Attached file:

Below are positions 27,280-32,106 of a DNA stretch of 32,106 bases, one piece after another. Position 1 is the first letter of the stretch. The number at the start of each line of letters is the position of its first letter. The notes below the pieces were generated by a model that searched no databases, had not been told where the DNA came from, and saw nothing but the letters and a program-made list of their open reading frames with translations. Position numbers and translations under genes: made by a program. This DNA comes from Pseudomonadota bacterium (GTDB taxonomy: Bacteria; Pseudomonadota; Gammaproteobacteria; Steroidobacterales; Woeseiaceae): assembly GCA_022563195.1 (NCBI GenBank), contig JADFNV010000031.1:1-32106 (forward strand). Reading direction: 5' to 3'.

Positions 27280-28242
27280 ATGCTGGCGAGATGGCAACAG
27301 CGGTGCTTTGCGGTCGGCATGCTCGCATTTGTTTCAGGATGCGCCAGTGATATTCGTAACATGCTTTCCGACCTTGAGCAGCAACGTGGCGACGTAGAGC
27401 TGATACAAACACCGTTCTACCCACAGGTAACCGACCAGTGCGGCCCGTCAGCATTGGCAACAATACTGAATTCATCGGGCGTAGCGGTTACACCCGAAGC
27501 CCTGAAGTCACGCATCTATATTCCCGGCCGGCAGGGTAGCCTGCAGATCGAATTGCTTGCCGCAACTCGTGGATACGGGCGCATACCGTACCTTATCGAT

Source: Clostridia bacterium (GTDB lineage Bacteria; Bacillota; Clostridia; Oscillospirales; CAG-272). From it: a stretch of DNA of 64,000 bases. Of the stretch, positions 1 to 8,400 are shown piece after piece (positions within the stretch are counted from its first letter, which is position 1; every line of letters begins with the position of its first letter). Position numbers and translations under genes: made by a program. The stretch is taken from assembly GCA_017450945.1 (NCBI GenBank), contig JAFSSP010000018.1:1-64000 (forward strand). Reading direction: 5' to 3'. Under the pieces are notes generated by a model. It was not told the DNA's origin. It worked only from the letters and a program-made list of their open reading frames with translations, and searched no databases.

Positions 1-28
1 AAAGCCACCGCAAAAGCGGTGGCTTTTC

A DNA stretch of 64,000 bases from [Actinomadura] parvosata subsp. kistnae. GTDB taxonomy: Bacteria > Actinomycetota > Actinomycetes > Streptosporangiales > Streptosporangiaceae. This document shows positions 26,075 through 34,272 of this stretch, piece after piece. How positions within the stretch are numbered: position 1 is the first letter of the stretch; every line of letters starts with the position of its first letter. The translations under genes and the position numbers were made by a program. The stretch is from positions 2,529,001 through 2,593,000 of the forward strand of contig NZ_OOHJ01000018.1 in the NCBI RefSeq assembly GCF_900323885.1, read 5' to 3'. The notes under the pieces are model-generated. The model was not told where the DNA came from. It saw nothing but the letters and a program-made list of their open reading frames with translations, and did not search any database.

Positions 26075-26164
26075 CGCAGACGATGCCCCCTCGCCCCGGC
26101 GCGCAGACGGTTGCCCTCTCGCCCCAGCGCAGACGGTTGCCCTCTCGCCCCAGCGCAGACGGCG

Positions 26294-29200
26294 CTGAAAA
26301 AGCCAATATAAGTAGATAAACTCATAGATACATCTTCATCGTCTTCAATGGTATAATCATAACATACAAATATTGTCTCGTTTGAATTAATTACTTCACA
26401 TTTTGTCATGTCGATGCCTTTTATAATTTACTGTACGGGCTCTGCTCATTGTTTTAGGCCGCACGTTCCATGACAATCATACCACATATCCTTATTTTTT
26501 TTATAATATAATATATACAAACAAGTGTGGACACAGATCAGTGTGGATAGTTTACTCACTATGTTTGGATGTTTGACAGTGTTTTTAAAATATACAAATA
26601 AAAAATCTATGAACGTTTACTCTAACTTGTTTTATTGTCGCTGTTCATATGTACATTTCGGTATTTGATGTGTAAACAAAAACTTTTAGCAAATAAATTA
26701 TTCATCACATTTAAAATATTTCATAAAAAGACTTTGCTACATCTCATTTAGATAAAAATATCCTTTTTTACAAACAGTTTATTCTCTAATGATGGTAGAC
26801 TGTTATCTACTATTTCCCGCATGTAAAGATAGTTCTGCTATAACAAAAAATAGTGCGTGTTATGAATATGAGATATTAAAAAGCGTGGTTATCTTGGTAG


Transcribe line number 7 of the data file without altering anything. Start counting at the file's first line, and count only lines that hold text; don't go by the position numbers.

Source: Clostridia bacterium (GTDB lineage Bacteria; Bacillota; Clostridia; Oscillospirales; CAG-272). From it: a stretch of DNA of 64,000 bases. Of the stretch, positions 1 to 8,400 are shown piece after piece (positions within the stretch are counted from its first letter, which is position 1; every line of letters begins with the position of its first letter). Position numbers and translations under genes: made by a program. The stretch is taken from assembly GCA_017450945.1 (NCBI GenBank), contig JAFSSP010000018.1:1-64000 (forward strand). Reading direction: 5' to 3'. Under the pieces are notes generated by a model. It was not told the DNA's origin. It worked only from the letters and a program-made list of their open reading frames with translations, and searched no databases.